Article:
Ben Shababo, PhD

2015 Hertz Fellow
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Ben Shababo is a data scientist at Cellular Longevity.

As a graduate student at the University of California, Berkeley, he developed computational and experimental tools to enable high-throughput and fine scale mapping neural circuits. In particular, Shababo combined optogenetics, two-photon holography, and Bayesian statistical analyses. The novel methods included a state-of-the-art inference method for detecting post-synaptic currents in whole-cell electrophysiological recordings, an inference method for detecting common input to two simultaneously patched neurons using fine-scale two-photon optogenetic mapping, and finally, a method for inferring monosynaptic connections and their properties in highly dense populations of neurons using two-photon optogenetics.

Over the past decade, Shababo has worked on films with million dollar budgets and recorded from neurons no more than ten microns in diameter. He has created interactive warehouse art installations and built a system where a user can control a robotic hand simply by moving their eyebrows. While Shababo’s trajectory has taken him through a diverse set of professional, academic, and life experiences, it has always been guided by one thing: curiosity.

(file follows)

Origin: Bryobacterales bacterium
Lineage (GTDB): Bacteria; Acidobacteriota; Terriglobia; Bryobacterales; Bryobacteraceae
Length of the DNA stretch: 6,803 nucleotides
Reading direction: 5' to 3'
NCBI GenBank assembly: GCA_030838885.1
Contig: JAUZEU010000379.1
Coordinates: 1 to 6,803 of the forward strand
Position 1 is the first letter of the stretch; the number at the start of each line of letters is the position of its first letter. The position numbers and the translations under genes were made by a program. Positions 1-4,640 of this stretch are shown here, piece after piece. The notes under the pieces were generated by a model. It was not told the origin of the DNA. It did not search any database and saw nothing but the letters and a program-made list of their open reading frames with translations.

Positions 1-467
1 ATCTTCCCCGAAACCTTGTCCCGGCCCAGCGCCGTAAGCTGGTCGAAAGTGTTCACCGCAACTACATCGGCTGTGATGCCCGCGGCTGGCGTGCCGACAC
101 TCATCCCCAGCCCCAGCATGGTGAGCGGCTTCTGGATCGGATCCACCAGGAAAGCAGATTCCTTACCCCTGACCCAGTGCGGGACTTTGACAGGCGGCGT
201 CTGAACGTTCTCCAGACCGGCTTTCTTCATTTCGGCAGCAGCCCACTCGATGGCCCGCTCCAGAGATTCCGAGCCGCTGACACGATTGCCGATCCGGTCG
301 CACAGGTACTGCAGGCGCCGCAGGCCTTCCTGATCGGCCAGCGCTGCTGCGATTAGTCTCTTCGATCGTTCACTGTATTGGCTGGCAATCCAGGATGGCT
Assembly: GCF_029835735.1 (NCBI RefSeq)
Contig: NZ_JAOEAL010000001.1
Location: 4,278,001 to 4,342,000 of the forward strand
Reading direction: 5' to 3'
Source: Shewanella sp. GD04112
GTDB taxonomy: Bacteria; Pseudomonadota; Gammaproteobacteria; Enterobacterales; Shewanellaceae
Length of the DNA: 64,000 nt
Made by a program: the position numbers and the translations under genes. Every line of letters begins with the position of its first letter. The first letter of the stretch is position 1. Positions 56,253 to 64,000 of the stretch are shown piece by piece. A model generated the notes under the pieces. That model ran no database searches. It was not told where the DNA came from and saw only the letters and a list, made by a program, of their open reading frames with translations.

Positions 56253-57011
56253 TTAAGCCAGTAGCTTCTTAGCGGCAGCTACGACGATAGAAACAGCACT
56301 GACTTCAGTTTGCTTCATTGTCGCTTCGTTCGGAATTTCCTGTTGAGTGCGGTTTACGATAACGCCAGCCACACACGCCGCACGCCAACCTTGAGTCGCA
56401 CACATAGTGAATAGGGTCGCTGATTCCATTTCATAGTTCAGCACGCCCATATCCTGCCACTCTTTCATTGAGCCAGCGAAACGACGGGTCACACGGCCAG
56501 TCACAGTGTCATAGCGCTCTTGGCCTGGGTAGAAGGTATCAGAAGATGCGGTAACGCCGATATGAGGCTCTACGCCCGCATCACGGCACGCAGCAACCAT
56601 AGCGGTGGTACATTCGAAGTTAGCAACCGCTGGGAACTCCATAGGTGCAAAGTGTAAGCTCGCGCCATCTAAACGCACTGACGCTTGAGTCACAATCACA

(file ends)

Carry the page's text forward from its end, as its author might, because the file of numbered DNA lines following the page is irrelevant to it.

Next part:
When Shababo decided to devote his life to uncovering the mysteries of the nervous system, he designed a curriculum at Columbia University of equal parts neurobiology, computer science, statistics, and psychology. He completed several research projects including a first-author paper on a computational method for inferring monosynaptic connectivity in neural circuits, titled “Bayesian Inference and Online Experimental Design for Mapping Neural Microcircuits.” This paper earned Ben the Young Computational Neuroscientist Award.

“The Hertz Fellowship provided me with the freedom to develop an interdisciplinary thesis project and establish an inter-university collaboration that continues today.”
– Ben Shababo

Graduate Studies

University of California, Berkeley
Systems Neuroscience, Neuroscience
Methods for High-throughput, Cellular-Resolution Estimation of Synaptic Properties

Undergraduate Studies

Columbia University

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